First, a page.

Overview of Managed-Care Relationships

One of the things that has become a staple of the American healthcare system is managed care. There are different systems, such as Participating Provider Organizations (PPO) and Health Maintenance Organizations (HMO), but they all have certain aspects in common.

One of these is managed-care contracts.

Relative Lack of State and Federal Government Regulation

Most managed-care arrangements do not involve government programs such as Medicare, Medicaid, TRICARE, FEHBA (Federal Employee Health Benefits Act), CHIP (Children’s Health Insurance Program, i.e., Children’s Medicaid) or STAR (State of Texas Access Reform, part of the Medicaid program in Texas.) Because such programs usually have very specialized provisions they will not be discussed here.

In other scenarios, there generally are no state or federal statutes or regulatory agency rules or regulations that specifically regulate either managed care contracts or managed care relationships per se. In other words, for instance, there is no Texas Managed Care Code and no Texas Healthcare Network Code. Also, the Uniform Commercial Code does not apply to managed care relationships.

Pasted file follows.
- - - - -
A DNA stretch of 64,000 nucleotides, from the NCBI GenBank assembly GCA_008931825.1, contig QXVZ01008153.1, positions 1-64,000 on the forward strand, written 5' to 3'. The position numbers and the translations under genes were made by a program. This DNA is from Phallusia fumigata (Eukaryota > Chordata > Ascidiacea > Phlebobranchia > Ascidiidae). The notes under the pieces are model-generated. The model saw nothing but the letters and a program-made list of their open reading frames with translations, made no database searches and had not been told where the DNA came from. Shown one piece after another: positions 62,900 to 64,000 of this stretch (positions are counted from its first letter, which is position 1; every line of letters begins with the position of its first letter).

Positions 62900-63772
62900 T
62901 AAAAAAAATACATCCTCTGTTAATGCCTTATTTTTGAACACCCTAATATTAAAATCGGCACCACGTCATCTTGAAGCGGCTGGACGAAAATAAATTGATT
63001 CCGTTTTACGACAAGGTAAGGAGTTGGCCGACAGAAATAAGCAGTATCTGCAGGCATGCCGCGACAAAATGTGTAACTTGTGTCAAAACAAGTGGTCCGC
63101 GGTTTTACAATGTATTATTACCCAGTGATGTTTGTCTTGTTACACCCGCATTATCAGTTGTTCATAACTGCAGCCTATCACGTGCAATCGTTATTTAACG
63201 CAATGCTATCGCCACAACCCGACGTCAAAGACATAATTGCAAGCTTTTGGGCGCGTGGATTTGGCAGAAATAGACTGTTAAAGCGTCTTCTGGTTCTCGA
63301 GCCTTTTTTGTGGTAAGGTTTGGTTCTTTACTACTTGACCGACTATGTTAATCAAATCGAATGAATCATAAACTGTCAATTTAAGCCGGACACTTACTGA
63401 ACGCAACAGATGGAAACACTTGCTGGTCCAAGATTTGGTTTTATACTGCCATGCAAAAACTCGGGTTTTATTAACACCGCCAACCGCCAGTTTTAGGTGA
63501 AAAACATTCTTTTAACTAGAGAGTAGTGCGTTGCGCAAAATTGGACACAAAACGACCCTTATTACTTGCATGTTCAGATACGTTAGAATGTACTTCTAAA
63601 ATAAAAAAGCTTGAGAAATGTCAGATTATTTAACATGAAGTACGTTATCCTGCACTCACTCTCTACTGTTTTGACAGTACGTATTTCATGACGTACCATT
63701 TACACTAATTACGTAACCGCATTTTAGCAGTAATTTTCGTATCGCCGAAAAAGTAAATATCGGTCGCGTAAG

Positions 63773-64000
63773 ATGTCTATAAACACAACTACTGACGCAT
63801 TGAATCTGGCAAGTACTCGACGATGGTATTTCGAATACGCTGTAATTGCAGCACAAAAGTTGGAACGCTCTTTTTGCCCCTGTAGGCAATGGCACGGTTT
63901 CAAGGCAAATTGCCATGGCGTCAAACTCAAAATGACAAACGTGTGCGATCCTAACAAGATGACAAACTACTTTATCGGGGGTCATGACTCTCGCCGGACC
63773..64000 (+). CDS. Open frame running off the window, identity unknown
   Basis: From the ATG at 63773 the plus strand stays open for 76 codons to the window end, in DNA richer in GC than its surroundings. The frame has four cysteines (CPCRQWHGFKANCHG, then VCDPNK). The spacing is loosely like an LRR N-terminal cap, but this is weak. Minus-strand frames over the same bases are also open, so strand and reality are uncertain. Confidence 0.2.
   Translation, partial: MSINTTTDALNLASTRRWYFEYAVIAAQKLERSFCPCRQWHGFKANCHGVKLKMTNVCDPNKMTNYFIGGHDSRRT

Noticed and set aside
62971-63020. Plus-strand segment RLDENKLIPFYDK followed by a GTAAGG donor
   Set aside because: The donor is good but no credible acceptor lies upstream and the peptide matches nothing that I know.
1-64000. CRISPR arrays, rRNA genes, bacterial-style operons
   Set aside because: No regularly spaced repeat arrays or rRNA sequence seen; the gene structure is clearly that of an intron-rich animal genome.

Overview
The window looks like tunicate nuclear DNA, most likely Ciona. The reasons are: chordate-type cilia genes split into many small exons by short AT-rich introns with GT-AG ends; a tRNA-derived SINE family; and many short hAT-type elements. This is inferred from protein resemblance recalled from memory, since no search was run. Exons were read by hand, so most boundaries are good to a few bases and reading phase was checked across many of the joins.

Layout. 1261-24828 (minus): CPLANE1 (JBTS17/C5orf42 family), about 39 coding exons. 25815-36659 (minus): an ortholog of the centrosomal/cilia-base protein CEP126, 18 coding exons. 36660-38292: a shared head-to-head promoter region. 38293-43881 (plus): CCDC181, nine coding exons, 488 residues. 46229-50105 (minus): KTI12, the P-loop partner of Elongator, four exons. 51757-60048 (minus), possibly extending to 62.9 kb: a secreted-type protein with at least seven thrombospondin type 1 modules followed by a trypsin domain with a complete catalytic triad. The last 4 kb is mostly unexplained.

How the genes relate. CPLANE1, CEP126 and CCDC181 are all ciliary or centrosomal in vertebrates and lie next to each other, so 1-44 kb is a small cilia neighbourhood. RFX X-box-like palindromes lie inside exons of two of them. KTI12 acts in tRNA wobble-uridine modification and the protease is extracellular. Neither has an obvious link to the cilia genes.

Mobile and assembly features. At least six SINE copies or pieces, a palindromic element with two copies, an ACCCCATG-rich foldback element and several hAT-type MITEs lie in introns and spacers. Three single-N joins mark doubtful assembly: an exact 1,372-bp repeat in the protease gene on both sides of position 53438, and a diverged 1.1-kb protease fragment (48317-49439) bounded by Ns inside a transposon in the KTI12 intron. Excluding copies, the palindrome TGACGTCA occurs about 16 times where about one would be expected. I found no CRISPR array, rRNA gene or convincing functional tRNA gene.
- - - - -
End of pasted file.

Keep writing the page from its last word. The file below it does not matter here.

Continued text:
As discussed below, four basic types of parties get involved in managed-care contractual relationships. For parties that are insurance companies, their part in managed-care contractual relationships is indirectly regulated by state statutes or Department of Insurance rules that specifically regulate insurers. Examples are Chapter 843 (HMO) and Chapter 1301 (PPO) of the Texas Insurance Code and Title 28 Texas Administrative Code Part 1.

However, aside from government programs, for the most part the contents of managed-care contracts and the relationship of the parties are controlled by provisions of the managed-care contracts, Provider Manuals, and terms of insurance policies or employer-sponsored health benefit plans. These are interpreted and applied taking into account court decisions and “common industry practice”.

The Two Common Contract Scenarios

The overarching goal of any managed-care contract arrangement is to connect a Provider of healthcare services to a Payor for healthcare services in situations where the Payor is not the patient or the patient’s family.

Two general arrangements have developed: